By: DEBORAH AUGUSTIN
Edited by: KELSEY CRUZ
As young women, we are often being sold the idea of the “perfect” body. Look at this month’s magazines, and you will see at least two (if not more) promising the inside scoop on how to achieve a flawless celebrity body. Have you ever looked at photos of an actress and wished that your body looked more like hers? Over the years, I have spent more time aspiring to have my body look like someone else’s instead of focusing on how to make the most of what I already have.
That being said, how attainable is the “perfect” body – the ones we pine over and guys lust after? I talked to Hayley McGowan, a British Columbia Recreation and Parks Association (BCRPA) certified personal trainer, about whether the celebrity body is within a woman’s reach.
“I would have to disagree that these women have unattainable bodies (as they have attained them), but their lifestyle is not conducive to the lifestyle that most of us like to live,” McGowan explained. “We could look like that, but the effort needed to achieve that body is very unrealistic – not unattainable – but unrealistic.”
So what goes into achieving the magazine-cover-body?
“I could not honestly answer what every celebrity’s workout consists of as I am sure they all vary,” McGowan said. “One thing that I can guarantee is that a young woman in Hollywood takes very good care of herself and is very aware of what she puts into her body. You won’t find Jessica Biel sitting on a patio with friends drinking a beer and eating nachos. She will be the one with a glass of sparkling water and that is all.
“If I were to guess what a typical Cameron Diaz workout was, it is probably 45–60 minutes a day of strength work, ropes, medicine balls, plyometric exercises, kettle bells, dumbbells, and body weight,” McGowan said. “She probably also does 45 – 60 minutes each day of intense cardio – perhaps an advanced spin class, a hard hike up a mountain, or a 5-mile tempo run – and then finishes her workout with a good stretching or yoga session.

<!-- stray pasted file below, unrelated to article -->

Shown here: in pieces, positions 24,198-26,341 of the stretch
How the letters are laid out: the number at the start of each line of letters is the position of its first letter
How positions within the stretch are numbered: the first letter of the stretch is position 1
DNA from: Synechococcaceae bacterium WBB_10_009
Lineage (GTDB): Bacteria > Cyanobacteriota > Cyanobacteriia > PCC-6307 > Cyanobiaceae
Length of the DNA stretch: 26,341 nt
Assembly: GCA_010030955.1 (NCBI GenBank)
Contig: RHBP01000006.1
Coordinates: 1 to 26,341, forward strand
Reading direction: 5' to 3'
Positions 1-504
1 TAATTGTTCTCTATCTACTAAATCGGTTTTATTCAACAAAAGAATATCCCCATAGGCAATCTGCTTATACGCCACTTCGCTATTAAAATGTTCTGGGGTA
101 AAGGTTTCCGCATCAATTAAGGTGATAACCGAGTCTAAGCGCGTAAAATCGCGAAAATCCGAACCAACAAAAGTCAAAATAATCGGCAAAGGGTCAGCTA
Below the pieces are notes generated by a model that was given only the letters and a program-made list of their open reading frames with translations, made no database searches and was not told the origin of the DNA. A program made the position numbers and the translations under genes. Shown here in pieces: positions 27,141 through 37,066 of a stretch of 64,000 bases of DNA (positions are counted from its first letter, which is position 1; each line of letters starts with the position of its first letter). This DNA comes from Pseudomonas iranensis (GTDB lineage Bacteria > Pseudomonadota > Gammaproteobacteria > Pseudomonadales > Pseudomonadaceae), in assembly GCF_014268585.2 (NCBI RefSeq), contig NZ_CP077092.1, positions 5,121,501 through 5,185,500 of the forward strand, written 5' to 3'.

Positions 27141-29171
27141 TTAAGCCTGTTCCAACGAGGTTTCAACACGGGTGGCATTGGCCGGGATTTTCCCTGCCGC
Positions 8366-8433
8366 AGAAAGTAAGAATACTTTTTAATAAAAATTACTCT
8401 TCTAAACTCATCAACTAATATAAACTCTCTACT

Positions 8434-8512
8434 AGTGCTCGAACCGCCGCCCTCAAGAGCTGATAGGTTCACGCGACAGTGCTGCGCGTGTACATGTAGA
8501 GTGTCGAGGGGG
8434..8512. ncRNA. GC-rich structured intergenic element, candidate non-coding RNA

“But, if you take someone like Gwyneth Paltrow (aside from when she is having to train to be in tip-top shape for a role) who is on such a limited diet and you can tell by her photos that she is very thin, her workouts most likely consist of Pilates, yoga and very light cardio.”
Between internships, jobs, and crazy class schedules, few of us have the time to work out every day for an hour, let alone two. However, even after acknowledging our busy schedules, many of us still internalize (or externalize with girlfriends over salads) the idea that celebrity bodies are the ones we should be striving towards. For some of us, the idea can manifest itself beyond thoughts and conversation into full-blown weight obsessions through eating disorders or over-exercising.
Which gym rat do you embody – the one who exercises because of the way it makes you feel and look or the one who calculates how many miles to run in order to burn off last week’s pizza slice? Are you constantly counting calories and weighing yourself morning, afternoon, and night? If you aren’t sure what kind of exerciser you are, your body will tell you.
“Signs of over-training include (but are not limited to) being exhausted but being unable to sleep, waking up with night sweats, moodiness, an increase in your resting heart rate, loss of appetite, anxiety, exercising at a very low intensity but being unable to keep your heart rate down, and finding it difficult to recover between workouts.” McGowan said.
What’s more, according to an article on livestrong.com, over-exercising can also strain your heart and have long-term negative effects on your body like osteoporosis. Over-exercising can not only affect you physically, it can also damage you psychologically.
“It is over-exercising when it starts to interfere with your life,” McGowan explained. “You cancel social engagements because you have to work out or other things like work and family – which should have a high priority in your life – get put on the back burner for exercise.”
If you are suffering from overtraining as part of your school’s or trainer’s workout program, you should talk to your coach about adjusting your workouts to help you recover. However, if you are not an athlete and feel your life is being affected by over-exercising, you should talk to someone about it.
“If you have the resources to seek counseling, that would be my first piece of advice,” McGowan suggested. “I find a lot of people who are over-exercising are running away from something else that they don’t want to deal with, and until they figure out what it is that needs fixing, they will have a very tough time dealing with the over-exercising issue.”
Most importantly, remember that you only have one body for the rest of your life. Ladies, love your body; don’t punish it!